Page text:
Deliveroo riders in many parts of Britain struck and rallied on Wednesday demanding workers’ rights, enhanced safety and an end to poverty pay.
The action was timed to coincide with the date that Deliveroo started public trading on the stock market.
In London striking riders assembled at Shoreditch High Street station in their company jackets. They moved off in convoy, bicycles at the front and scooters behind, and took a long route to the bosses’ headquarters.
Around 300 went to Goldman Sachs, Deliveroo’s stock market flotation partners. They chanted, “Shame on you, Shame on Roo.”
And then, smoke flares billowing, the angry riders went to the stock exchange.
“I’m delivering food, but then I’m using a foodbank,” rider Surjit told Socialist Worker.
“There’s been so much work delivering food during the pandemic and people probably think we’re coining it in. But it’s Deliveroo that makes the money, not us.”
The strikers are members of the IWGB union. The union says that its exposure of Deliveroo’s employment practices contributed to the disastrous launch of the firm on the stock market last week.
Protests also took place in York, Sheffield, Aylesbury, Reading and Wolverhampton—and in other countries.
York Deliveroo rider Ethan Bradley told The Big Issue magazine, "We need basic security of earnings. I’ve had many weeks when I’ve lost sleep at night because I don’t know how much I’m going to make the following week because the pandemic means demand goes up and down.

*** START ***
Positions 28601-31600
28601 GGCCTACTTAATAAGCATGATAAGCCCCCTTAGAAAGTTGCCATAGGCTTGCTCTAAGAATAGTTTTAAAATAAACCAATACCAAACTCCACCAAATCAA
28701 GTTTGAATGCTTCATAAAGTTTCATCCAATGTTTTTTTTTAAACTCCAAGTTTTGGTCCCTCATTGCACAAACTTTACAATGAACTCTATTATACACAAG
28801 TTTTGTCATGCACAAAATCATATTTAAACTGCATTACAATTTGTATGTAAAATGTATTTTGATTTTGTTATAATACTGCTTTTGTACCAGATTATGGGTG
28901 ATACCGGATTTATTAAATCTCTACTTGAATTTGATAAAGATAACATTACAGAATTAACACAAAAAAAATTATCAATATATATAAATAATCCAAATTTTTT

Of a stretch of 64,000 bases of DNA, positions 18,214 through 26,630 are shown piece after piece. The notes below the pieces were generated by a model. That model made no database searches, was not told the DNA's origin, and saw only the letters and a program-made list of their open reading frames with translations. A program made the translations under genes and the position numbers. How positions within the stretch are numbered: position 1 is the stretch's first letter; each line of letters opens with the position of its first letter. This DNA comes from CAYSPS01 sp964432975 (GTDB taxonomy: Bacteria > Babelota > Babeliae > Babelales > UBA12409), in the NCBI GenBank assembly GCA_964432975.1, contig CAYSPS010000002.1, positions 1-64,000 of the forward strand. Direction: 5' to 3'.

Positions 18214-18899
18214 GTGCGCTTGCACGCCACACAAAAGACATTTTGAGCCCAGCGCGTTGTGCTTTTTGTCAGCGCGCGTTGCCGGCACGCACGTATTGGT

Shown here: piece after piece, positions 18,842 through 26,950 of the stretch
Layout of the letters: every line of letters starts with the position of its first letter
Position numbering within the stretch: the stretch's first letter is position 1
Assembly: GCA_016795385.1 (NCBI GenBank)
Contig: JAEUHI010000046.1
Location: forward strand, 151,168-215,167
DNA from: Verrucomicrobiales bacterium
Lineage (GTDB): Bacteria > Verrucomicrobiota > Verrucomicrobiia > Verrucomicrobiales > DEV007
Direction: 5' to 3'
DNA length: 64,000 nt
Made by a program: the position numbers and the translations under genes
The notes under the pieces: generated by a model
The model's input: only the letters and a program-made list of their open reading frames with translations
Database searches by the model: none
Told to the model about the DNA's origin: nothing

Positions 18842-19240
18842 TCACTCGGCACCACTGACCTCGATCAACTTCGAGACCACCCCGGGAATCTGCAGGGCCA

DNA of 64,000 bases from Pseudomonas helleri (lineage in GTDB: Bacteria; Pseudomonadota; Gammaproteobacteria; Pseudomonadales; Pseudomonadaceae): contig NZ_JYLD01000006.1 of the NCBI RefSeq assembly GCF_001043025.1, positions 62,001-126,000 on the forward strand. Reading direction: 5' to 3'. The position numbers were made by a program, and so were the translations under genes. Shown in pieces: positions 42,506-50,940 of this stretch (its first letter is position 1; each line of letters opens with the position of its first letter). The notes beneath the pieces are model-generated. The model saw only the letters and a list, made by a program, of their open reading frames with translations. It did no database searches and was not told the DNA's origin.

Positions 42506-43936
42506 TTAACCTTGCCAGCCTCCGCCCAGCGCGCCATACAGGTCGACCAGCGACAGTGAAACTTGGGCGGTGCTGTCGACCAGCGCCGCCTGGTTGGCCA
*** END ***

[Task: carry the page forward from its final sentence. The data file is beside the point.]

“I don’t know if I’m going to be able to make the rent next week, or pay the bills. Many riders have family, have dependents and have kids to feed. This would mean so much to them.”
Many riders say they are paid less than the minimum wage when waiting time between orders is taken into account.
This means they can be left standing outside in all weathers for hours unpaid.
The Bureau of Investigative Journalism analysed thousands of invoices from more than 300 riders over the past year. It showed that one in three made on average less than £8.72, the national minimum wage for over 25s, for their overall time per session in the app.
Some earned even less. A cyclist in Yorkshire was logged in for 180 hours and was paid the equivalent of £2 per hour.
This is perfectly legal because riders are treated by Deliveroo as being self-employed.
Deliveroo riders are taking heart from a recent court decision that Uber drivers are workers, not self-employed. Uber drivers should now be entitled to minimum national wage rates and the entire time drivers are logged on and available for work should be taken into account when calculating overall pay.
This is what Deliveroo riders want. They also want an end to arbitrary sackings.
The app often fires riders giving them little explanation for why, meaning that they could lose a whole income source overnight.
Surjit added, “If I look around the demonstration today, I would say two-thirds of the people here, maybe three-quarters, are people of colour.
“I’m convinced there’s discrimination and favouritism taking place at Deliveroo. It all needs sorting and the way we’re going to win is to make the IWGB bigger and keep striking.”
It’s great to see workers who are often written off as “unorganisable” taking action. The last year has also underlined how “precarious” workers are central to how the economy works.
Other unions should support the campaign and help the riders inflict a defeat on a giant company.